Mesa Boogie V-Twin preamp (guitar pedal) Reviews
I stumbled upon this effect during a studio recording session in '96. At the time being, I was a happy Boss OD-2 owner, but after trying the V-Twin out, I instantly settled on it for all my recordings that day. From this day on, there was no way back...I was completely sold, and just had to have one.
After begging and borrowing, I eventually managed to scrape together most of the money for it. I made my way to the one store in Copenhagen that carried the V-Twin in stock at the time, and a hard bargain followed.
Negotiation techniques is an often underestimated skill, that tends to follow the poorest of guitarists. I ended up paying around $215 for it, after using the old "placing-all-my-cash-on-the-counter-with-a-'take it or leave it'-final-offer" for a grand finale.
I have used the V-Twin as a distortion pedal ever since, and consider it to be my most treasured guitar effect.
The V-Twin is really a tube preamp, featuring two built-in tubes (that can be swapped with other brands of tubes, if you tend to be the experimenting type), but built as a floor unit. Featuring 4 tone controls (bass, mid, treble, presence), 2 volume controls (gain and master volume), a 'bypass' switch, a 'channel' switch, and a 'clean/blues' button, on the front of the unit.
Since I am satisfied with the clean guitar sounds through my Fender 'The Twin' amp, I only use the V-Twin for distortion.
I therefore either bypass it for clean sounds, or use the 'channel' switch for switching sounds between distorted rythm and solo parts.
Rather than sending the output to the power amp, I route the signal from the 'to guitar amp' output, through the rest of my floor effects setup, and into the amp.
The distortion that you get from the V-Twin is in one word: SUPERB. Ranging from soft bluesy overdrive to Smashing Pumpkins-like fuzz, with immense richness, crisp and punch in both high and low ends of the spectre.
Soundwise, (as always, I believe), this unit is not for everyone. But: if you are annoyed with the metallic sound of traditional digital distortion guitar pedals, and is searching for a contrast to the somewhat stereotype and sterile sound of an overdriven Marshall stack, this might be it.
The biggest disadvantage about the V-Twin is its lack of a foot-controlable switch between 'clean' and 'soft overdrive' sound. If you want to use V-Twin for clean sounds, you can only swith between 'clean' or 'full-on distortion'
This means that the V-Twin is not an optimal choice for a preamp to play through at all times - and thats what preamps are for, right ?
Sincerely, I thank Mesa/Boogie for making that choice. Since there is only one set of tone controls for all modes, playing through the V-Twin at all times would present one with the challenge to get the unit to sound exactly the way you like it in all the three different modes (clean/soft/full-on distortion).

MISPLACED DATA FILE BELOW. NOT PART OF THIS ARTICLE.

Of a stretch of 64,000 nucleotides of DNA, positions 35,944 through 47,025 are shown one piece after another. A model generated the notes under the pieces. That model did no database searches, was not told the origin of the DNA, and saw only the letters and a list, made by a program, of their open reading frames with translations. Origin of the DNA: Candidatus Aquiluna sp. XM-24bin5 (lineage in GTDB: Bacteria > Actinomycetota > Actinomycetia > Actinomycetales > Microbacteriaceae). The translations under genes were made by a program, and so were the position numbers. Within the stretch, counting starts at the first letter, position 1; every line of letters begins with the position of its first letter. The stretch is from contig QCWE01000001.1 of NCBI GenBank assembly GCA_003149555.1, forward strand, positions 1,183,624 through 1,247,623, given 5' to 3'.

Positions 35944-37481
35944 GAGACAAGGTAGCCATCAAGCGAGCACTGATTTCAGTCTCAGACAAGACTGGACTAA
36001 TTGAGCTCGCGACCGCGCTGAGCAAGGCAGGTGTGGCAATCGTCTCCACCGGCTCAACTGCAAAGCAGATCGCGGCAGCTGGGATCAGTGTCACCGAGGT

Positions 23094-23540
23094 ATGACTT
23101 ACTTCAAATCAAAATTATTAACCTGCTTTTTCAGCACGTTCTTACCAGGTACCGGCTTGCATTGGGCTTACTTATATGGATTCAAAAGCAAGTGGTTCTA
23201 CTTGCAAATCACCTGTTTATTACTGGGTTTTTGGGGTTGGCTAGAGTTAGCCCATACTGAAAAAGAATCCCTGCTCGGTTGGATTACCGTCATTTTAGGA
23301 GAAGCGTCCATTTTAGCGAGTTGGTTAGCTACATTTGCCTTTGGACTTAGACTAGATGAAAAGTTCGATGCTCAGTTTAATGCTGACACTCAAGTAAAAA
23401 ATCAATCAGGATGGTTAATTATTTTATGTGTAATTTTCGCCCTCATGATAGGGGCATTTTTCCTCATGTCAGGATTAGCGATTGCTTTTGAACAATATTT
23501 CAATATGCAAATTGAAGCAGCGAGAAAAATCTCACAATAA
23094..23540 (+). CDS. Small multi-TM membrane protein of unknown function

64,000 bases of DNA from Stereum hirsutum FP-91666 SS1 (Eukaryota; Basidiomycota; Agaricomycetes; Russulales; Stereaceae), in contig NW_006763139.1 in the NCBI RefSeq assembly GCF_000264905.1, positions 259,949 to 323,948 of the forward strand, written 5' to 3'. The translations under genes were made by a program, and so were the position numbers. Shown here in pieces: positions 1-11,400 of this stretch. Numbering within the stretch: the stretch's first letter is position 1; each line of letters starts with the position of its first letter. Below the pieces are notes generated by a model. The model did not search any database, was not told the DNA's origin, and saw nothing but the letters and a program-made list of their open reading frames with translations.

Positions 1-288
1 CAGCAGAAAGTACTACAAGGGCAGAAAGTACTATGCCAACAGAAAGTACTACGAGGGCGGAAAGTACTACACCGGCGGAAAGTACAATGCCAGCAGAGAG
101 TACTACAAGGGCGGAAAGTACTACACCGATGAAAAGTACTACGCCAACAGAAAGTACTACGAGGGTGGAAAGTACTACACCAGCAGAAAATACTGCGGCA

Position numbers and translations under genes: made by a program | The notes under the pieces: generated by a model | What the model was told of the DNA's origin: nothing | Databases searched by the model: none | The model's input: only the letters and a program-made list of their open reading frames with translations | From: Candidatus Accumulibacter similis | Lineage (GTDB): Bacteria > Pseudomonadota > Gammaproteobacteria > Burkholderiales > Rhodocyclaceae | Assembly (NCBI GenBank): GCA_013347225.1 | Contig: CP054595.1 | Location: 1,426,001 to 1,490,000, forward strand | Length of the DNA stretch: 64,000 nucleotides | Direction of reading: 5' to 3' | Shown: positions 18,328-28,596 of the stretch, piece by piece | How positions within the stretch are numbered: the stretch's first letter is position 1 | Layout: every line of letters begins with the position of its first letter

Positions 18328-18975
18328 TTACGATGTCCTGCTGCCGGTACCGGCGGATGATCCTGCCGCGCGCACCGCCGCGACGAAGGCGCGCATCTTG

I believe this is a limitation due to the compromises that has to be made, when one decides to make a floorunit out of a preamp.
However, I know V-Twin owners that has had a custom modification applied to the unit, so that the 'bypass' footswitch gets the function from the 'clean/distorted' button.
This modification allows you to play through the V-Twin at all times. But mind you, that this mod comes with the challenge to dial up exactly the sound you want in all 3 modes.
Overall, the V-Twin design yields an impression of quality and toughtful design
The unit is built with a massive and sturdy metal casing, and roughly weights around 8 Kg's (16 pounds). The tone and volume controls are big and slow turning. Further, a firmly attached, but easily removable casing, allows access to changing the tubes.
The juice for this unit can only be supplied by a 12V AC power supply, that naturally comes with the unit when purchased.
Ever try a Boss effect jamming on you while playing live, because a cable is stuck in the crack under the footswitch ? Boss's design flaw will be mere history if you pick this unit: because of the V-Twin footswitch design, it simply cannot happen !
Do you tend to gaffa your effects to the floor, or mount your effects on a floorboard ? No need with the V-Twin: because of its weight it stayes pretty much in place, no matter what your scene act is like.
I have owned this unit since '96, I have played 100+ gigs with it, and never had any problems with either the unit or its power supply.
Being a preamp designed as a floor unit, the V-Twin features some obvious compromises in design.
However, if you are looking for the best tube distortion floor unit that money can buy, I believe the Mesa/Boogie V-Twin is highly recommendable and worth checking out.TBA /DK
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